The Norman Zepp / Judith Varga Collection

November 2016 - January 2017

Curator: Norman Zepp

Location: Murray Link Gallery, Murray Library, 3 Campus Drive

Norman Zepp and Judith Varga together have been collecting art for over 40 years.  Indeed, in 1969 while a young student at the U of S, Zepp acquired his first piece of Inuit art after having seen a small stone carving of a stone owl sitting on a shelf in professor Peter Millard’s suite. This was the beginning of a life-long commitment to the study and collecting of art, particularly that of the Inuit.  Drawing on his background in Contemporary Canadian art while Curator at the Mackenzie Art Gallery, Regina, Zepp organized several exhibitions of contemporary and historical Canadian art including Pure Vision/The Keewatin Spirit, a major touring exhibition of Inuit sculpture.  In 1994, Zepp and Varga donated 123 works of Inuit sculpture to the Mackenzie.  As Curator of Inuit art at the Art Gallery of Ontario, Zepp was instrumental in bringing several collections to the AGO including notable assemblages from George Swinton and Robert Williamson.  With the ongoing support and encouragement of his wife Judith, Zepp continues to be actively involved in the collection, study, teaching and promotion of Inuit art. 

The artwork on display in this exhibition have been selected from the an assemblage of 250 works dating from the Historic period to the Contemporary with the majority from the Classic Period of Inuit Art (c.1948-1995).  Some 25 Arctic communities are represented, most often by renowned artists whose works have come to typify the style or aesthetic identified with a community or region.  The Kivalliq (Keewatin) region holds a special affinity for Zepp and it is well represented in this collection by a large number of works from Arviat by such notables as Lucy Tasseor, Luke Anowtelik, Mary Ayaq and Jacob Irkok among others.  Virtually all materials employed by Inuit artists are in evidence.  Works in stone predominate, but ivory is common as is the use of antler and bone.

zeppvargaThe largest area of collection focus was the choice of the caribou as a favored subject-matter.   Some 45 works are depictions of the caribou, many by the North’s finest artists.  Another aspect is a number of works from Arviat featuring beads.   The artist most known for beaded works is Eva Talooki who influenced others like Mary Tutsweetok.  The contrast of the simple unembellished grey stone of the figures, embellished by brightly coloured beads holds a special appeal to Varga.

The Zepp/Varga collection also contains a sizeable component of prints and drawings.  Baker Lake is represented by Luke Iksiktaaryuk and Luke Anguhadluk, as is Jessie Oonark and her daughter, Janet Kigusiuq.  As seen in the small but choice selection, wallhangings are much admired by the collectors.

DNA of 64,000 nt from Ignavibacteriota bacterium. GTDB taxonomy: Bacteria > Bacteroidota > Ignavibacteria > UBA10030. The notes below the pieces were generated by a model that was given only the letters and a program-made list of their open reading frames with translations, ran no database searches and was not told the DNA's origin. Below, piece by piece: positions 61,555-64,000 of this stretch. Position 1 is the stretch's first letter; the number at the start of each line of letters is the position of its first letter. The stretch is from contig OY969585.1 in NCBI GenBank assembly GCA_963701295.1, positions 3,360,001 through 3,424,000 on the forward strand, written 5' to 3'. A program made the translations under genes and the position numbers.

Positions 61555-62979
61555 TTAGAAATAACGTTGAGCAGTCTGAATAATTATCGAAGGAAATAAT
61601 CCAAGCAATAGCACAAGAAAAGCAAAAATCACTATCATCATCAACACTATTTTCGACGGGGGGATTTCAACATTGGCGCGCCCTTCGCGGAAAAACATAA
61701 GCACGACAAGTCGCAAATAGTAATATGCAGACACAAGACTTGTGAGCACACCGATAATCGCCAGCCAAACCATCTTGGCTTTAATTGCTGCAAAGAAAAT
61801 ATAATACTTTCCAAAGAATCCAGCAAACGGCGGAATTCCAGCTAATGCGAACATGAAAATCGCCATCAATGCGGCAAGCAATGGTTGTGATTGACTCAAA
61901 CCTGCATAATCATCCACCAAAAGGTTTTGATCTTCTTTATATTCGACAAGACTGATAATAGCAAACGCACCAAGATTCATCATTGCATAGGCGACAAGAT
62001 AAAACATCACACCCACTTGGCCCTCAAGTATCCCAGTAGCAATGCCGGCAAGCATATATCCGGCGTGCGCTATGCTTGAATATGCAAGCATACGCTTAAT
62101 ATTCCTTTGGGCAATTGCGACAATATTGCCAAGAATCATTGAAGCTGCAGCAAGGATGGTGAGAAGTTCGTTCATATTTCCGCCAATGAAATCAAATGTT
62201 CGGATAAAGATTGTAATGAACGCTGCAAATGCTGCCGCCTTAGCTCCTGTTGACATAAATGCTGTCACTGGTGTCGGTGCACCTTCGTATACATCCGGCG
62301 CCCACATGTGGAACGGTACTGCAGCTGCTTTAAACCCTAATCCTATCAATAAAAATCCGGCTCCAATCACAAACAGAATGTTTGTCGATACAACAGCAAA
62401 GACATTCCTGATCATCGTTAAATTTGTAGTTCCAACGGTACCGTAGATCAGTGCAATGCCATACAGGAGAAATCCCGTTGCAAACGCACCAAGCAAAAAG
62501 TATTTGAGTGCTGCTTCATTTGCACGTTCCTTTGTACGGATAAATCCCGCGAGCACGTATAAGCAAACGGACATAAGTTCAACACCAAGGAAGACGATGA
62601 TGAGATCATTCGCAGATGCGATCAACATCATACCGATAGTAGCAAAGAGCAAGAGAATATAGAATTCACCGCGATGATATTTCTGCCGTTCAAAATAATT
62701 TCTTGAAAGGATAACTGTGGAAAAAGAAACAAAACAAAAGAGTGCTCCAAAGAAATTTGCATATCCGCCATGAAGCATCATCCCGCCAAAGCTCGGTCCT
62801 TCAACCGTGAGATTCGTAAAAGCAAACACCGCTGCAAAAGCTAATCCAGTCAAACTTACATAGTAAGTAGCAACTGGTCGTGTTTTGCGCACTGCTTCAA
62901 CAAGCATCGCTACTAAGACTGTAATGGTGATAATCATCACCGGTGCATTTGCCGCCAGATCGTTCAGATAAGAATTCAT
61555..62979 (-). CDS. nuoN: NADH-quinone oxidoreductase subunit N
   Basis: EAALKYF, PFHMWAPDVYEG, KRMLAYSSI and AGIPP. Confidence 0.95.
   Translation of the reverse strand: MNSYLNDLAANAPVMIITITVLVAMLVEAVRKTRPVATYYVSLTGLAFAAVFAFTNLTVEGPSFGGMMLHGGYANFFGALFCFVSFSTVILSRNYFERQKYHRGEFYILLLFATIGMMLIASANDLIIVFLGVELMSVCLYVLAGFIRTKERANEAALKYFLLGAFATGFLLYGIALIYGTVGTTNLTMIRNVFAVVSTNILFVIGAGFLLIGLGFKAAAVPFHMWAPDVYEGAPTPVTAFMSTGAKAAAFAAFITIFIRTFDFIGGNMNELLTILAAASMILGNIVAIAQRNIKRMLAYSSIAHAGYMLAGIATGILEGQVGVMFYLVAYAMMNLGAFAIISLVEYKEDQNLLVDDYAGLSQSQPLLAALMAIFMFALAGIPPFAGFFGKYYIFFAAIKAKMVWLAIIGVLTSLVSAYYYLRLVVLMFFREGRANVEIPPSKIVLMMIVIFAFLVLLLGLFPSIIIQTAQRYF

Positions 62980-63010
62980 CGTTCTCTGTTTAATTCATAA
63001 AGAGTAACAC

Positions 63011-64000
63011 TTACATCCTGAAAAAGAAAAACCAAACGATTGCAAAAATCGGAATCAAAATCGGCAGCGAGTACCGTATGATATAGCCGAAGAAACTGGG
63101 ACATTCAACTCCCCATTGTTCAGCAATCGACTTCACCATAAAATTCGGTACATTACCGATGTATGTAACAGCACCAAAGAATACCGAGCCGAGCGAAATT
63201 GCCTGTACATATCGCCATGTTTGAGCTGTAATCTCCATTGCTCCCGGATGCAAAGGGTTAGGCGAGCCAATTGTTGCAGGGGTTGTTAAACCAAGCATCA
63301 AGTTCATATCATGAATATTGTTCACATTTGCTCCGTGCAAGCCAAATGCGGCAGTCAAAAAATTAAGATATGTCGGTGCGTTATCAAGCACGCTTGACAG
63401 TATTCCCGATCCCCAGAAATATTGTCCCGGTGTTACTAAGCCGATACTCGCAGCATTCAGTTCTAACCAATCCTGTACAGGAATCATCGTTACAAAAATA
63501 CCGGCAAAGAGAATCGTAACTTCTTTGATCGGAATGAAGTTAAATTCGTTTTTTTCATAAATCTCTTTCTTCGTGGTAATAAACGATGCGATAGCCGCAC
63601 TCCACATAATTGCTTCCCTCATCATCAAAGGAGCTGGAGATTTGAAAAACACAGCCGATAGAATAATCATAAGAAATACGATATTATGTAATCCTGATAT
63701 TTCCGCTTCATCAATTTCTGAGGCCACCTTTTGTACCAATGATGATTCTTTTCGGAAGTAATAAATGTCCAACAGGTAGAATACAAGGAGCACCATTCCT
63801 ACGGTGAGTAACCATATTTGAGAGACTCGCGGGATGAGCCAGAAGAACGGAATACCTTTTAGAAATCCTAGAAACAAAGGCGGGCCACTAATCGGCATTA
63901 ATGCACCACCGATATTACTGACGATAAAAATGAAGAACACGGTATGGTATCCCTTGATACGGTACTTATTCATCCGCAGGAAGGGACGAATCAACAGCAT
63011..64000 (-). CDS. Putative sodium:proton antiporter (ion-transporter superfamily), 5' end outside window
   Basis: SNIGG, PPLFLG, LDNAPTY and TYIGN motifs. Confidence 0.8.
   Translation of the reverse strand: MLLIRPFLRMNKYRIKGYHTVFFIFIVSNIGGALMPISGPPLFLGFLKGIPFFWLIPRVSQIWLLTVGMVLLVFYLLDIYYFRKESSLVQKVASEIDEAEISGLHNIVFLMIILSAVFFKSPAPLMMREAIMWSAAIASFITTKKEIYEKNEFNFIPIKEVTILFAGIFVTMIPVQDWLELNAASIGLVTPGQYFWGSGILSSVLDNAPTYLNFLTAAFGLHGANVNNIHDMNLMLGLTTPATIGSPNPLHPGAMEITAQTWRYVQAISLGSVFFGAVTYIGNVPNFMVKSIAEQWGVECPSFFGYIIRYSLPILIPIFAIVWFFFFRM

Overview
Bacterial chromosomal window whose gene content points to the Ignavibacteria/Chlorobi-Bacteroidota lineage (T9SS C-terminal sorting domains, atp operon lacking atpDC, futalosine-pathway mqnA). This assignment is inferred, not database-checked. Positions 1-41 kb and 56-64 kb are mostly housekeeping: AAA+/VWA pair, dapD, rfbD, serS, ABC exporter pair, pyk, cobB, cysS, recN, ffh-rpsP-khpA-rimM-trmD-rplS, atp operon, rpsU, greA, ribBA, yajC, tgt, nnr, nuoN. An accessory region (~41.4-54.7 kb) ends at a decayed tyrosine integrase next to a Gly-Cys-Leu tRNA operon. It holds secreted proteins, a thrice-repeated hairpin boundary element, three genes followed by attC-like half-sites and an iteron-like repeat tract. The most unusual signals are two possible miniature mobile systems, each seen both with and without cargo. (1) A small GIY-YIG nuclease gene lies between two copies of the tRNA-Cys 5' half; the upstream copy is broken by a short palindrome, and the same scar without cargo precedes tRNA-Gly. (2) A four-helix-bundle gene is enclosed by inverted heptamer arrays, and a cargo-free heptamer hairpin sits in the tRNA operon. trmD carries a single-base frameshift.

The U of S began acquiring the art of the Inuit in the 1970’s.  The Zepp/Varga collection, with its inclusion of several works from Northern Quebec and the Central Arctic, and with its focus on the Kivalliq, the great northern plains, gives the University Collections a fairly comprehensive overview of this important aspect of Canadian art. The depth and scope of the University’s holdings of Inuit artwork will prove to be an ongoing opportunity for students and general public alike to study and enjoy. 

Such opportunities are enhanced by the acquisition of  Zepp’s archives which reflects almost fifty years collecting, writing and teaching about the art and culture of the North.  Several research trips to the Arctic between 1982 and 1993 resulted in dozens of original b/w photos of the artists in their homes, often shown making their art.  Also included are hundreds of colour slides of Arctic flora and fauna, of the people living in their modern communities and hunting and fishing on the Land. 

Several dozen original tapes of artist interviews have been translated and transcribed.  The artists’ voices provide particular insight into this remarkable artistic phenomenon.  

Judith Varga and Norman Zepp are graduates of the University and are most grateful that the Archives and Special Collections now provides the permanent home for the art and archival material.  Their collection of art, archival papers, books and photographs were certified as having outstanding national significance by the Cultural Property Review Board, Canada.

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